Our microwave oven, as previously stated, consumes 1500 watts but we would run it for only minutes a day, whereas if we leave our TV on at the wall even when it is turned off at the TV itself, it still consumes 20 watts. That 20 watt consumption translates into 130 killowatt hours over the course of a year (or just over $30 in our area) because it is on 24/7, so even a small “phantom” load can translate into real power consumption quite quickly.

Nominal Vs Measured Load


The nominal load is the number of watts that the manufacturer says an item of electrical equipment consumes. It can be recorded in the customer handbook that comes with most bits of electrical equipment these days or failing that it should be listed on the compliance plate somewhere on the appliance. If both of these information sources are unavailable a quick check on the internet or a call to the manufacturer will get you the information. Lighting is a bit trickier, and the power consumption recorded on the bulb is a good start. If, however, you run halogen down lights through a transformer, a trip into the loft can be avoided by talking to someone in a lighting store to give you and idea of what the transformer itself consumes.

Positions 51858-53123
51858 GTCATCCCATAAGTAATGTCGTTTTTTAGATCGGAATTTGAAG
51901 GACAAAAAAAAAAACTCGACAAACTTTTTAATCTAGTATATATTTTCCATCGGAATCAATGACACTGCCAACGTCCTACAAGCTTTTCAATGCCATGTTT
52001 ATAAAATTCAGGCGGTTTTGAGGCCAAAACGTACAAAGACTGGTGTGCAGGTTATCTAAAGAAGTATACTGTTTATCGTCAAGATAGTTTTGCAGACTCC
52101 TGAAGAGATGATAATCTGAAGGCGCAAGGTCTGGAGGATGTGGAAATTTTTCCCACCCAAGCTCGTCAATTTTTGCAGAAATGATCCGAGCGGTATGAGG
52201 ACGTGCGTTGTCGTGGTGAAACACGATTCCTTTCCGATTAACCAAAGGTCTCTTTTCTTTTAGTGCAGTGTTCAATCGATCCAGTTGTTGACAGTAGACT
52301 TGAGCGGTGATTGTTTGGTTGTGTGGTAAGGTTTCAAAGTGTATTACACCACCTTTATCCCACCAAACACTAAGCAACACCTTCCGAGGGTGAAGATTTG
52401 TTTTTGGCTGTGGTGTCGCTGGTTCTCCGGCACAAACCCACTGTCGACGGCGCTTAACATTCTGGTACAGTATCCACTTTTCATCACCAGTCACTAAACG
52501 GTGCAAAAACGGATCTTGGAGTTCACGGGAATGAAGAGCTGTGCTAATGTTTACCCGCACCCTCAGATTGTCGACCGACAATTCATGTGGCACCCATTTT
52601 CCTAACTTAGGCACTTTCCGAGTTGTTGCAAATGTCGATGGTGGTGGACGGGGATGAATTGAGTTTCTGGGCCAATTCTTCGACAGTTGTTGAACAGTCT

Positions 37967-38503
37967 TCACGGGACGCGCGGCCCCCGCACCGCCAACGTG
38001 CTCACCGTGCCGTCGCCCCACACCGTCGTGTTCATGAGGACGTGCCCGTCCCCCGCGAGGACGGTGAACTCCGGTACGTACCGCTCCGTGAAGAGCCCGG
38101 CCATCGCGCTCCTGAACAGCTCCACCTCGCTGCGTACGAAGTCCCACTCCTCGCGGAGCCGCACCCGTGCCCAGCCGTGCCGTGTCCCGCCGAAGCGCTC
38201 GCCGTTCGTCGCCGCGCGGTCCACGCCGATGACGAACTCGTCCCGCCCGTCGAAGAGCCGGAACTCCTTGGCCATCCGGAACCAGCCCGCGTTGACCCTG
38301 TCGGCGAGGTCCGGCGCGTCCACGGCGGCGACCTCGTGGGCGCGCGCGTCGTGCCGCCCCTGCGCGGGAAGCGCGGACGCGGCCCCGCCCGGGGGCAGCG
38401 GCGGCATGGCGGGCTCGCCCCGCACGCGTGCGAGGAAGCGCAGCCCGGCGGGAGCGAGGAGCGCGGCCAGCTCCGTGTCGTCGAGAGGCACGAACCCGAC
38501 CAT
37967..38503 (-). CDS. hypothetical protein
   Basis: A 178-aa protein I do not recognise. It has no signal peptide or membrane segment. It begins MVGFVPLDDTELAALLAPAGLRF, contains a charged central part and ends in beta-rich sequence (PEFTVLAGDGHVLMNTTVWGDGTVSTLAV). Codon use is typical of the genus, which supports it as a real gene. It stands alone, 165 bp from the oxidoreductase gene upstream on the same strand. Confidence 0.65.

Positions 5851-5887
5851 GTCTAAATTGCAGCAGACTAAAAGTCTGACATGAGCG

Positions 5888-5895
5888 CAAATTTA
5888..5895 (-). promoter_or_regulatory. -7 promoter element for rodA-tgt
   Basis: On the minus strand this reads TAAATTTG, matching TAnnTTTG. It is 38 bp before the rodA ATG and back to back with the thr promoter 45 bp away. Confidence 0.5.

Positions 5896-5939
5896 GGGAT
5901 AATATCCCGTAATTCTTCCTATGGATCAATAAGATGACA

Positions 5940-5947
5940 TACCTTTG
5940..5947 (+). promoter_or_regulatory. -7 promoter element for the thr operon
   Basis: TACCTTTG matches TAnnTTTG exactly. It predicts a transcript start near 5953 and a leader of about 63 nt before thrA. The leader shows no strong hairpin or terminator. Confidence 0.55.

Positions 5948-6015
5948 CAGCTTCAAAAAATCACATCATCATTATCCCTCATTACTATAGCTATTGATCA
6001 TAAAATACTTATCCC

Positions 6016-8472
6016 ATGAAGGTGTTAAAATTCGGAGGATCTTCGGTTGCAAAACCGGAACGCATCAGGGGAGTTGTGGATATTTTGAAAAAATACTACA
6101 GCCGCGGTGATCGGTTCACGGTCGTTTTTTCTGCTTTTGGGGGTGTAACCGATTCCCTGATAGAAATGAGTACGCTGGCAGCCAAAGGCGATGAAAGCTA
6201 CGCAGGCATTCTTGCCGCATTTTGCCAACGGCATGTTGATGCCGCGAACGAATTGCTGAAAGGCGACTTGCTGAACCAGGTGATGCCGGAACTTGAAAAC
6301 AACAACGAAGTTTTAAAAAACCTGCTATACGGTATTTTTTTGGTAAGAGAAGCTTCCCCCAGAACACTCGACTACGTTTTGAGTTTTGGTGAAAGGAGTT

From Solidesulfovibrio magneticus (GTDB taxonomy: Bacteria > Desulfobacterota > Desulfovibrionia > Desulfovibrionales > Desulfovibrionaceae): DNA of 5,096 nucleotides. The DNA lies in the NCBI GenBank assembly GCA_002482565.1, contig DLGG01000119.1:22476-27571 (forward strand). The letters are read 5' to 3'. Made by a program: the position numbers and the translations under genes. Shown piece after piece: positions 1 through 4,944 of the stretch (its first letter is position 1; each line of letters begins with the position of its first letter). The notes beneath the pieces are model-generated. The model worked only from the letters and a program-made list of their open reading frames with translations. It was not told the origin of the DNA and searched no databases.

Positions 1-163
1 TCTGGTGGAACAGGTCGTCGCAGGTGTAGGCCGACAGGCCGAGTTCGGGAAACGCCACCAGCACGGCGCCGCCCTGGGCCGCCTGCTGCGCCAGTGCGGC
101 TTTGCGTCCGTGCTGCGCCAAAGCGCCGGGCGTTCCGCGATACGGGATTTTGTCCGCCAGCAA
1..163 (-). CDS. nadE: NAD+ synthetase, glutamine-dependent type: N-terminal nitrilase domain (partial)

The form has a whole lot of suggested loads and appliances that you might have but this part of the form is suggested only and you will need to alter it to fit your circumstances (hence it is in Word format rather than .PDF). If you have a TV in every room, the form as supplied does not cater for that. Rather than setting up the form, then taking the measurements it would probably be easier to customise the form on the run, as you take and enter your energy measurements on the form.

As you get the figures, record them on the energy audit form. If you are interested (and for me this is fascinating stuff) you can measure the consumption of your electrical bits and pieces directly, and that can be quite illuminating. It will also let you know directly how the appliances are performing in your house and if the measured figure is massively larger than the rated figure it might be prudent to check a bit deeper.

Multifunction Power Meter MS 6115